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A K I N ,

G U M P ,

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F E L D ,

L . L . P .

As published in the January 15, 2002, edition of

Reviewing Materiality in Accounting Fraud

By Richard B. Zabel and James J. Benjamin Jr.*

Akin, Gump, Strauss, Hauer & Feld, L.L.P.


n a September 1998 speech at New York University, former SEC Chairman Arthur Levitt announced a crackdown on accounting fraud. In his speech, Chairman Levitt criticized what he described as a "game of nods and winks" practiced by managers, auditors, and analysts who operate in a "gray area where the accounting is being perverted." The result of this "game," according to Chairman Levitt, was an environment where "integrity in financial reporting is under stress" and, in some instances, "earnings reports reflect the desires of management rather than the underlying financial performance of the company." 1 In the few years since Chairman Levitt's speech, accounting fraud has emerged as a top enforcement priority for both the SEC and federal prosecutors. The crackdown has resulted in a string of high-profile SEC enforcement actions, sometimes accompanied by parallel criminal indictments. In May 2001, for example, the SEC filed civil enforcement charges against Albert J. Dunlap, the well-known former chairman and CEO of Sunbeam Corporation; other Sunbeam executives; and a partner in the "Big Five" accounting firm who supervised the audits of Sunbeam's financial statements.2 A number of prominent accounting-fraud cases preceded the Dunlap action, and others have followed on its heels. The goal of this enforcement effort is, in Chairman Levitt's words, to promote "transparent, timely and reliable financial statements." 3 However, financial statements of a public company need not -- and, as a practical matter, cannot -- be perfectly accurate down to the last penny. Preparation of financial statements is a complex job, requiring the exercise of professional judgment. In recognition of this fact, the securities laws do not mandate perfection in financial reporting; rather, they require that an issuer's financial statements be accurate in all material respects.4 Materiality recognizes that some discrepancies are so minor that they have no reporting significance. Materiality judgments can be hotly disputed. Over time,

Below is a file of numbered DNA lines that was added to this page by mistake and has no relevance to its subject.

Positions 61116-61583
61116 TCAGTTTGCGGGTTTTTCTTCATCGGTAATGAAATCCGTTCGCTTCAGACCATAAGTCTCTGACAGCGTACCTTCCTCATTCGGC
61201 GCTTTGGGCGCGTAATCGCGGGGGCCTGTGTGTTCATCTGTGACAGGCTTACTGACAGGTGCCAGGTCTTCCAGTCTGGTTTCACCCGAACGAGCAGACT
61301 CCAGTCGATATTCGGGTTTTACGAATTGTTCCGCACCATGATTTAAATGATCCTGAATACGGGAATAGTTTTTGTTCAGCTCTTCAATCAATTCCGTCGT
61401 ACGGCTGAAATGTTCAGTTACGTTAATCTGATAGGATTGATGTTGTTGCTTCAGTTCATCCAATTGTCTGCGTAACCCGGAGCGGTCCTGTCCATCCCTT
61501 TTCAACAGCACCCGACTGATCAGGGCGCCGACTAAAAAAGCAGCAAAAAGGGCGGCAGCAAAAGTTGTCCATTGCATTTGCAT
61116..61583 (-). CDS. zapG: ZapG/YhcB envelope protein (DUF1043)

accounting professionals have developed numerical thresholds as "rules of thumb" for evaluating materiality. For example, many auditors have traditionally looked for a 5 to 10 percent impact on a company's financial statements before concluding that a particular accounting discrepancy is material.5 Misstatements or omissions with a smaller impact could, under this view, be disregarded. In the years since Chairman Levitt's speech, however, the landscape has changed. As recent developments in the law make clear, exclusive reliance on numerical thresholds is now perilous. Courts are likely to treat materiality not as a mechanical exercise of calculating percentages, but rather as a complex, multi-faceted question whose resolution will depend on the particular facts and circumstances of an individual case. 1999 Bulletin In August 1999, about a year after Mr. Levitt's seminal speech, the SEC staff published Staff Accounting Bulletin 99 (SAB 99), which proclaims that, in assessing materiality, "exclusive reliance on ... any percentage or numerical threshold has no basis in the accounting literature or the law." 6 Although acknowledging that numerical "rules of thumb" can be a useful starting point in the materiality analysis, SAB 99 mandates a more comprehensive assessment of "all relevant considerations," including "the factual context in which the user of the financial statements would view the financial statement item." 7 SAB 99 lists a number of "qualitative factors" which might cause even small misstatements to reach the level of materiality, including whether a misstatement: (a) changes a loss into a profit or vice versa; (b) masks a change in earnings or other trends; (c) hides a failure to meet analyst expectations; (d) affects compliance with loan covenants; or (e) increases executive compensation, for example by satisfying criteria for a bonus.

Reprinted with permission from the January 15, 2002, issue of the New York Law Journal.